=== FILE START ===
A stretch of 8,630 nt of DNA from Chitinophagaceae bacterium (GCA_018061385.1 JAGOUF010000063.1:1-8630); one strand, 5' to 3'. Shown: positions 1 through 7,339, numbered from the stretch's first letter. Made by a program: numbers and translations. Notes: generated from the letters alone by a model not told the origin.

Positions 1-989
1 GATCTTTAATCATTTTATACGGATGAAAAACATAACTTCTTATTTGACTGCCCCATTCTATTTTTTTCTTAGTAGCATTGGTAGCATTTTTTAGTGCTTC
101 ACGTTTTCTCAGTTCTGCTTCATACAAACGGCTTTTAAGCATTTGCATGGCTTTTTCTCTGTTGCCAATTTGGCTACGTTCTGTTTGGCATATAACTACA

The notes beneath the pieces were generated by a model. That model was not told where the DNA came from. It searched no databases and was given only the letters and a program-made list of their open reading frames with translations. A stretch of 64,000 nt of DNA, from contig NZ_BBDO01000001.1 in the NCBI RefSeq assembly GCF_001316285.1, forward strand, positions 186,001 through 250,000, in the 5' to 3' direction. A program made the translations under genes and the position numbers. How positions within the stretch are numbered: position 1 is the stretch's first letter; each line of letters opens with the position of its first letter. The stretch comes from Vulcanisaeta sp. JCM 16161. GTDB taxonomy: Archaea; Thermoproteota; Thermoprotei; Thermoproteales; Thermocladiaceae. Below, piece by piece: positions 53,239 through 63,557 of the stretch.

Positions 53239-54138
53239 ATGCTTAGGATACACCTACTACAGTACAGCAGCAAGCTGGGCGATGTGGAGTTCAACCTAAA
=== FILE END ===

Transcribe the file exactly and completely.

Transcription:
A stretch of 8,630 nt of DNA from Chitinophagaceae bacterium (GCA_018061385.1 JAGOUF010000063.1:1-8630); one strand, 5' to 3'. Shown: positions 1 through 7,339, numbered from the stretch's first letter. Made by a program: numbers and translations. Notes: generated from the letters alone by a model not told the origin.

Positions 1-989
1 GATCTTTAATCATTTTATACGGATGAAAAACATAACTTCTTATTTGACTGCCCCATTCTATTTTTTTCTTAGTAGCATTGGTAGCATTTTTTAGTGCTTC
101 ACGTTTTCTCAGTTCTGCTTCATACAAACGGCTTTTAAGCATTTGCATGGCTTTTTCTCTGTTGCCAATTTGGCTACGTTCTGTTTGGCATATAACTACA

The notes beneath the pieces were generated by a model. That model was not told where the DNA came from. It searched no databases and was given only the letters and a program-made list of their open reading frames with translations. A stretch of 64,000 nt of DNA, from contig NZ_BBDO01000001.1 in the NCBI RefSeq assembly GCF_001316285.1, forward strand, positions 186,001 through 250,000, in the 5' to 3' direction. A program made the translations under genes and the position numbers. How positions within the stretch are numbered: position 1 is the stretch's first letter; each line of letters opens with the position of its first letter. The stretch comes from Vulcanisaeta sp. JCM 16161. GTDB taxonomy: Archaea; Thermoproteota; Thermoprotei; Thermoproteales; Thermocladiaceae. Below, piece by piece: positions 53,239 through 63,557 of the stretch.

Positions 53239-54138
53239 ATGCTTAGGATACACCTACTACAGTACAGCAGCAAGCTGGGCGATGTGGAGTTCAACCTAAA